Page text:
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July 28, 2010

"Japan hangs two, announces review of death penalty"

The title of this post is the headline of this notable press report on death penalty developments in the land of the rising sun.  Here are the detais:

Japan's justice minister, a foe of capital punishment, announced a review of the death penalty Wednesday after witnessing the first executions since her centre-left government took power last year.

The two male convicts hanged were Kazuo Shinozawa, 59, who killed six people by setting fire to a jewellery store, and Hidenori Ogata, 33, convicted of killing a man and a woman and seriously injuring two others.

Keiko Chiba, the first justice minister to personally watch a government execution, carried out at the Tokyo Detention House, afterwards told media she wanted a ministry study group to review the practice. "I confirmed the executions with my own eyes," said Chiba. "It made me again think deeply about the death penalty, and I once again strongly felt that there is a need for a fundamental discussion about the death penalty."

She also said she would open up death chambers to the media for the first time -- though not on execution dates -- to expose to public scrutiny the mechanics of a process that has long been shrouded in secrecy....

More than 85 percent of the public support the death penalty, according to a Cabinet survey carried out in February. Japan has often been criticised internationally for its use of the death penalty, and the fact that death row prisoners and their families are not told about the execution date in advance.

The country last executed prisoners exactly a year earlier, when the conservative Liberal Democratic Party still ruled the country, putting to death three inmates including one Chinese national, also for multiple murder.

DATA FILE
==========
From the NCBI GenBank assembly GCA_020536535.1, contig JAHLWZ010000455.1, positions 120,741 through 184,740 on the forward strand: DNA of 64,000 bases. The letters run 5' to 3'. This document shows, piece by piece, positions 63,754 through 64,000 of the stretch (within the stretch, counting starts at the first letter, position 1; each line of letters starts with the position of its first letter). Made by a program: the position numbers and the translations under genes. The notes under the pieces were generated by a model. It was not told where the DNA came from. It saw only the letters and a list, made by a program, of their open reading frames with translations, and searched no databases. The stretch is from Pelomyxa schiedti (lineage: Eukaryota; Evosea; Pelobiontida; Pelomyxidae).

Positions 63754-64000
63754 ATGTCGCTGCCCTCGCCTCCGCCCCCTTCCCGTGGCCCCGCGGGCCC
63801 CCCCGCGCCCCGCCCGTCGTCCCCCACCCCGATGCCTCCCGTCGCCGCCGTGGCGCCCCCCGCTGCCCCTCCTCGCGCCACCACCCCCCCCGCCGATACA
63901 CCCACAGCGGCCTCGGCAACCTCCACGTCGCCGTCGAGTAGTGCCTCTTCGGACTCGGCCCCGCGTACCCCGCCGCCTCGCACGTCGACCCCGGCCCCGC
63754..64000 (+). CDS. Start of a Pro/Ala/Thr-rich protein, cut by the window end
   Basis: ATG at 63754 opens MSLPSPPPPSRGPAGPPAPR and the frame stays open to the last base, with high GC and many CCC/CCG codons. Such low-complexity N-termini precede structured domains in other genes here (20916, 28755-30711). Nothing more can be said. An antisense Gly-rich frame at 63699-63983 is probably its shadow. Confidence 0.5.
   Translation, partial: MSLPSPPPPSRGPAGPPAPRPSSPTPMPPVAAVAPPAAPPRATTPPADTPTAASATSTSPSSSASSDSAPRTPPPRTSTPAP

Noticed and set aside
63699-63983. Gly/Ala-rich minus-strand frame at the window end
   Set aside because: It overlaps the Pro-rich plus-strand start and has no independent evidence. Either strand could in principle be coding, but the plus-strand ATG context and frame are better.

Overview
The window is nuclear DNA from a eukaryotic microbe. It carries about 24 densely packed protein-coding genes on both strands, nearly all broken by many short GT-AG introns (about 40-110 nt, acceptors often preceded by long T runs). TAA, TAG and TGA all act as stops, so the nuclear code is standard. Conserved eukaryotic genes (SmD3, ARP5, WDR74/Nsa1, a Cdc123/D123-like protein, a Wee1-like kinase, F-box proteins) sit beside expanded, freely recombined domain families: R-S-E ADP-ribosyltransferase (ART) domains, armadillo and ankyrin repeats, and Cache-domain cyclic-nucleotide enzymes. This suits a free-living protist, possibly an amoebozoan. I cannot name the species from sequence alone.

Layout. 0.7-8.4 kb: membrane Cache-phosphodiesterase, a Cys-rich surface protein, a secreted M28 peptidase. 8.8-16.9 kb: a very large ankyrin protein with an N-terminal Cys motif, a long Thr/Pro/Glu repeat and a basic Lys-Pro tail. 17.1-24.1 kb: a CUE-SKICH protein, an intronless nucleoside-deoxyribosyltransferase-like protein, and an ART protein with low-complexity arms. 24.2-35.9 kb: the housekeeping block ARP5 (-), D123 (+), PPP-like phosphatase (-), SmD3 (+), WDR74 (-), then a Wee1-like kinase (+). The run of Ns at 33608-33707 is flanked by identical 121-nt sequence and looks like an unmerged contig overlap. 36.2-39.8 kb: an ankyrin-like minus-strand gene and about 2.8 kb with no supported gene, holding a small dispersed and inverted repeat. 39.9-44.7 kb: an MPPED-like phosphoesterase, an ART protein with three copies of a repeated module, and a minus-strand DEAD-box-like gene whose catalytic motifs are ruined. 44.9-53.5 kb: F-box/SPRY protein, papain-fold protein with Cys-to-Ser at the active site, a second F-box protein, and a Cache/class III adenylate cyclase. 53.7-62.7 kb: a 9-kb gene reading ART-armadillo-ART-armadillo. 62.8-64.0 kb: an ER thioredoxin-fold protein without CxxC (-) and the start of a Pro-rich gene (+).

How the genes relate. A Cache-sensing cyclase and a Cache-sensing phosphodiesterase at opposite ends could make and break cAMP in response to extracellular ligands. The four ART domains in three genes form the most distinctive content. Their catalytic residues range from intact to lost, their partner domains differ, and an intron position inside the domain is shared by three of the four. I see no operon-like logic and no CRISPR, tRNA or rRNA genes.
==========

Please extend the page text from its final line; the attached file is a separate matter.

When the centre-left Democratic Party of Japan took power last September, ending more than half a century of conservative rule, it said it favoured public discussion on the death penalty. The new government also sent a signal by appointing Chiba -- then a member of the Japan Parliamentary League against the Death Penalty -- as justice minister, while largely avoiding open debate on the issue....

The latest hangings left 107 people on death row in Japan.

July 28, 2010 at 10:09 AM | Permalink

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Comments

Dare I say that if you don't want to dance at the end of a rope, don't kill other people?

Posted by: Federale | Jul 28, 2010 2:22:05 PM

The idea that the death penalty is headed for abolition in a country where 85% of the people support it is beyond preposterous.

Posted by: Bill Otis | Jul 29, 2010 8:32:50 AM

The 85 percent figure comes from a "Cabinet survey." So maybe it's accurate, maybe it's not.

Either way, what's truly preposterous is indulging Old Testament mob sensibilities -- or merely impulsive, essentially thoughtless responses of the masses to complex life-and-death questions -- as an acceptable facet of democracy.

I mean, wouldn't The Gong Show's applause meter have been just as meaningful?

Posted by: John K | Jul 29, 2010 1:29:08 PM

John K --

Death sentences in this country take roughly twelve years between imposition and carrying out, most frequently with multiple review in state and federal court.

If that's your definition of "impulsive," I need to buy you a new dictionary.

The truth is that there is nothing LESS impulsive in American law than the death penalty.

Posted by: Bill Otis | Jul 29, 2010 10:35:33 PM

And yet, after multiple reviews in state and federal courts, inmates nonetheless are somewhat routinely exhonerated after languishing for years or decades on death row.

Impulsive was the term I used to characterize responses folks routinely give to pollsters. Whether the state should be in the business of killing people is a serious question. Do you honestly believe off-the-cuff responses from poorly informed, busy, distracted folks should determine whether we, as a society, should put fellow human beings to death?

To me, the weakest case for the DP is the existence of polls suggesting the folks all for it. By and large, the folks are morons.

Posted by: John K | Jul 29, 2010 11:55:11 PM

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